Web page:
A recent article in The Wall Street Journal, “Marketing Tools Stretch Ad Dollars,” exemplifies our thinking about the evolution of the ad market. The article details how Chrysler Corp. uses fresh data on the performance of its TV commercials to tweak them to be more effective. Ad performance is measured by traffic and activity on the Chrysler Web site. This is an intriguing example of using online analytics to measure the performance of offline ad media.
Chrysler’s ad agency, Organic Inc., a unit of the ad giant Omnicom, was seeking a more accurate way to measure the effectiveness of expensive TV ads — given the reduction in media spending that has been forced on Chrysler by the current economic environment (and Chrylser’s new federal overseers).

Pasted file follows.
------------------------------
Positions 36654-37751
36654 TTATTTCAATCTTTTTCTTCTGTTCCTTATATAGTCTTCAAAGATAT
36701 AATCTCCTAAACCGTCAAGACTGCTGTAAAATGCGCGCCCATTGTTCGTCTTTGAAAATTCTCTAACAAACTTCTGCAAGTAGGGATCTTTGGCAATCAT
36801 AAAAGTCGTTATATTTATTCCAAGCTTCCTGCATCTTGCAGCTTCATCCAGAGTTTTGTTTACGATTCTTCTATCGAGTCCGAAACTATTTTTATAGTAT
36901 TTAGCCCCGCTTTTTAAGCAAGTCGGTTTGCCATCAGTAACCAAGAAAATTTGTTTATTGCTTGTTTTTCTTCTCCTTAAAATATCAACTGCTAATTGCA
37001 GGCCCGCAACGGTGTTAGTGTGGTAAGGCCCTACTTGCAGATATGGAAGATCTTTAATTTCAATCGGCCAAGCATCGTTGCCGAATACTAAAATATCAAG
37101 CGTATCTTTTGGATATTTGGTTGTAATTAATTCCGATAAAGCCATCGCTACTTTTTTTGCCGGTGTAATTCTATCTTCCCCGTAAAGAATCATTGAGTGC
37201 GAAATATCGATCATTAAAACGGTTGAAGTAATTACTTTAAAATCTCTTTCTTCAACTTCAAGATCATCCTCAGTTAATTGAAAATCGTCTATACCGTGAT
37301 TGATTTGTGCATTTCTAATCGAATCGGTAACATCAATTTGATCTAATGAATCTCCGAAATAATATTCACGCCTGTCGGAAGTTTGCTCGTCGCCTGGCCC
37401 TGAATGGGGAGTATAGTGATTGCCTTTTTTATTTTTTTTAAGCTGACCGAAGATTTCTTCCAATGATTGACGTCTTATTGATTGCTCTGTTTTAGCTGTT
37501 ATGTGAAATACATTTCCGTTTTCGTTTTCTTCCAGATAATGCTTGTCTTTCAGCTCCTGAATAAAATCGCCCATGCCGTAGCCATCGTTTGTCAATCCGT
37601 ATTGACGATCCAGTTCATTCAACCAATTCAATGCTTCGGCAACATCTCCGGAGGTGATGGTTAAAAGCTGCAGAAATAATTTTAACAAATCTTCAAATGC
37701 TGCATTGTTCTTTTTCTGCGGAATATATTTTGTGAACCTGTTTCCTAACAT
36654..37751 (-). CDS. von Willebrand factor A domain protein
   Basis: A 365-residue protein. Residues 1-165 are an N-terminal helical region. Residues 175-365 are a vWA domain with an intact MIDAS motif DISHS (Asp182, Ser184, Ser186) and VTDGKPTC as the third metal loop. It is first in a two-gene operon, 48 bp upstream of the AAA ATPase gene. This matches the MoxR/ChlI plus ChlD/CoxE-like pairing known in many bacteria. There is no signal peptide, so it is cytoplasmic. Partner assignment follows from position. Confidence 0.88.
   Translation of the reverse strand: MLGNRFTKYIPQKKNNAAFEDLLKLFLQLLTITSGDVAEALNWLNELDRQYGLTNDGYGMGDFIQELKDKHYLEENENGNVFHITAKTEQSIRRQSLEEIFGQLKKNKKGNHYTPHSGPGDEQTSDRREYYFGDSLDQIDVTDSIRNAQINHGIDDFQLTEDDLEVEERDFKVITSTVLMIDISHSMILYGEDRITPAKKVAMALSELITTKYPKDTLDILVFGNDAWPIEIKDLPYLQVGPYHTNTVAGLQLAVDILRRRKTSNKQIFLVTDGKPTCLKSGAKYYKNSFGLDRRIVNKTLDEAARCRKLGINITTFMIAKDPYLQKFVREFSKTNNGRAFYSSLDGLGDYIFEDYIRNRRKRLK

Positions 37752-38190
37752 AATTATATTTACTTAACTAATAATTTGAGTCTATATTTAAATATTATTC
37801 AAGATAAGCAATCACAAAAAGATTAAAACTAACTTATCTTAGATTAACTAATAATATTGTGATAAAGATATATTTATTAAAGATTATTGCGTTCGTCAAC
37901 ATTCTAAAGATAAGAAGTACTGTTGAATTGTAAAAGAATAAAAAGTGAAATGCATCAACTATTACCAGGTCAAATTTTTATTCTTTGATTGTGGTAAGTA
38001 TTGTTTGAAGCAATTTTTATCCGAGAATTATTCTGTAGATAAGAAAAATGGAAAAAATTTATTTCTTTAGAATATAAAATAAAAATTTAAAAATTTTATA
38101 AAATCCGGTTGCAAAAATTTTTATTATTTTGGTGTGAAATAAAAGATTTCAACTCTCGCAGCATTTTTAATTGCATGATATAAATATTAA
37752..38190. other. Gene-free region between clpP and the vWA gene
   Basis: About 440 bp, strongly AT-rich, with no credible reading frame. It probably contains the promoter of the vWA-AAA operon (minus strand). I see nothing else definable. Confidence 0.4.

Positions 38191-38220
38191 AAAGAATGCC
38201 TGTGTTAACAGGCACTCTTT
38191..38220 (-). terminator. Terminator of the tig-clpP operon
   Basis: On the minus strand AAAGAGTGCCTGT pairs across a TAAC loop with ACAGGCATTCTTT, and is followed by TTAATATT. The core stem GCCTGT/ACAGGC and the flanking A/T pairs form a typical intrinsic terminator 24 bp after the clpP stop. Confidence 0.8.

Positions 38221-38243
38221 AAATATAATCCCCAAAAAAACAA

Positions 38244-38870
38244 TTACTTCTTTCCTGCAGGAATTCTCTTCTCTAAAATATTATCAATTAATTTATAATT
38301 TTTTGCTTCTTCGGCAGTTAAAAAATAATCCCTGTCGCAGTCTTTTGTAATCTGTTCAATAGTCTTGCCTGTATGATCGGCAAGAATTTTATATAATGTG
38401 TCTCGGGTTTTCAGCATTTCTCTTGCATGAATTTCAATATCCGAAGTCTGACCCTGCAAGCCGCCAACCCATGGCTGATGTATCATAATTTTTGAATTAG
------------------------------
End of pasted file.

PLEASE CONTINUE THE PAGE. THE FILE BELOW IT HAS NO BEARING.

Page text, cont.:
Under Organic’s leadership, a multidisciplinary team developed a “media modeling” system to determine ad effectiveness and ad budget allocation. They essentially worked backward from Chrysler’s sales targets to figure out what performance level was necessary for its advertising. Then they used Chrysler’s Web site traffic and activity to measure that performance.
The Wall Street Journal article points out that advertisers have long used analytics and forecasting tools. However, Chrysler’s application moves this to a whole new level of sophistication and quick cycle time.
We believe advertisers — large and small — are hungry for this type of information. In our Local Commerce Monitor Survey (August 2008), SMB respondents indicated that “demonstrated media performance” was the single most important influence in making advertising media decisions. (Thirty-one percent of SMB respondents identified this as the “first biggest influence”.)
Chrysler’s future in the auto industry, whatever it may be, is not the point here. The point is that ad content development, ad performance analytics and ad budget allocation are evolving rapidly.